I was a little put off by the "Liking is for Cowards" article. While I can't argue that we live in a consumer culture, I thought Franzen read a little too much into the effects of Facebook and other social networks. He went from explaining the narcissistic tendencies of social network users, to explaining how the internet is setting us up for failure in loving relationships. He made it sound like you can't use technology and try to present yourself as like-able and be able to love someone else. He says that people tend to avoid the pain that comes with love, and stay "in the world of liking." I'm not really sure what's wrong with that.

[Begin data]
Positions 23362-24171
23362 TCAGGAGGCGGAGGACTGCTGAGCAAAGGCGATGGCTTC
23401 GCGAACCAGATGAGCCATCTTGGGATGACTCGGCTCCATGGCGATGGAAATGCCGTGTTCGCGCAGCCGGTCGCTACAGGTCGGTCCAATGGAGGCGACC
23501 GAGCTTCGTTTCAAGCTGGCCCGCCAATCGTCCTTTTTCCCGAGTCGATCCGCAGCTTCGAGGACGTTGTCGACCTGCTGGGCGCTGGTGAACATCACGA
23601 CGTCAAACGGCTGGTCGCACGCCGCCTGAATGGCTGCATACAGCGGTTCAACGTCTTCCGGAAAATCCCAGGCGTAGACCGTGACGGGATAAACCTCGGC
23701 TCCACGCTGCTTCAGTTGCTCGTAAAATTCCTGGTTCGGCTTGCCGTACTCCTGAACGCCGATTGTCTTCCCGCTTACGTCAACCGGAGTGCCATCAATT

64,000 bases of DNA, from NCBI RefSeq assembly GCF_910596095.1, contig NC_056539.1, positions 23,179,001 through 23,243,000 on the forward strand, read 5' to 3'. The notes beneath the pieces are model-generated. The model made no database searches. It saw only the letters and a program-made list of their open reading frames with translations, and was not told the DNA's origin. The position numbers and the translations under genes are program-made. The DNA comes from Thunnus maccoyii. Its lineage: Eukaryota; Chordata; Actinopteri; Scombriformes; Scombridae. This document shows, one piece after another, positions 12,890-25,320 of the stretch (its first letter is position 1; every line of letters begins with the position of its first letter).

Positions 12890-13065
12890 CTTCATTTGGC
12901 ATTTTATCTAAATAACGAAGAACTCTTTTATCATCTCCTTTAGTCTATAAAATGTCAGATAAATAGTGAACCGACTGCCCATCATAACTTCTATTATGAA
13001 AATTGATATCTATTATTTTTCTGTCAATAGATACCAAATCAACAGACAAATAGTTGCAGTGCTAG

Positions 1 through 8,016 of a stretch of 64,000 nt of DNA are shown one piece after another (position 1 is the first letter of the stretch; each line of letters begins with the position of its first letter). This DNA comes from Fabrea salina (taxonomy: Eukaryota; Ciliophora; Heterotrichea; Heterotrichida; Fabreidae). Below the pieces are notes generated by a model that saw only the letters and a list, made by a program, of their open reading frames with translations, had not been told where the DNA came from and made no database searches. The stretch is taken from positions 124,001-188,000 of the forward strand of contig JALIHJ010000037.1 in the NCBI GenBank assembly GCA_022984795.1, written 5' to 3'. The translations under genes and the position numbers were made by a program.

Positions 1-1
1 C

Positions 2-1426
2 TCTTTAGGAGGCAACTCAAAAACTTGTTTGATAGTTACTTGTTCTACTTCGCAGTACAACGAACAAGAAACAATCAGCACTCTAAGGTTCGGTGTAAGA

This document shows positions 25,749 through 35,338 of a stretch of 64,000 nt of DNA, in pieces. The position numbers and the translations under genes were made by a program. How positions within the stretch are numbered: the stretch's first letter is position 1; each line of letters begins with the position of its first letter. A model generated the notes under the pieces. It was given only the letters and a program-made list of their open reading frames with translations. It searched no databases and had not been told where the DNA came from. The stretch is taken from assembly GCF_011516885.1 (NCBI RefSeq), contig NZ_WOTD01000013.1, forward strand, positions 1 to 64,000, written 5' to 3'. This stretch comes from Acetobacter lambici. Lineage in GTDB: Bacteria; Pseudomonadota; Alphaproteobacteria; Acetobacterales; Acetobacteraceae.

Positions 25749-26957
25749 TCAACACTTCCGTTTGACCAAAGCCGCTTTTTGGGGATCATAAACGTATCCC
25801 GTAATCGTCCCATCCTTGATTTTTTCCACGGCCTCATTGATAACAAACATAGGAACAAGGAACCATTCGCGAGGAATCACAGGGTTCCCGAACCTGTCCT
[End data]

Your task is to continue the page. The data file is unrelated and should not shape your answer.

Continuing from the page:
He then goes on to say that if you don't love, you are simply taking up space and burning up resources. So if I'm not in love, I'm useless? I wondered as I read this if Franzen was talking about romantic love. Because there are plenty of people I love, just none who I love romantically. And there are things that I love and things I am passionate about that I live for, but I'm actually not trying to love anyone romantically. I love my family, and a few close friends. I love the values and beliefs and Ritual of my sorority, I am passionate about my career path and following my dreams, and I don't feel the need to love someone else. I love myself, I respect myself, and I surround myself with great people. Maybe that's the narcissism Franzen is talking about, although I don't think it is. For me, this is a happy, fulfilling life.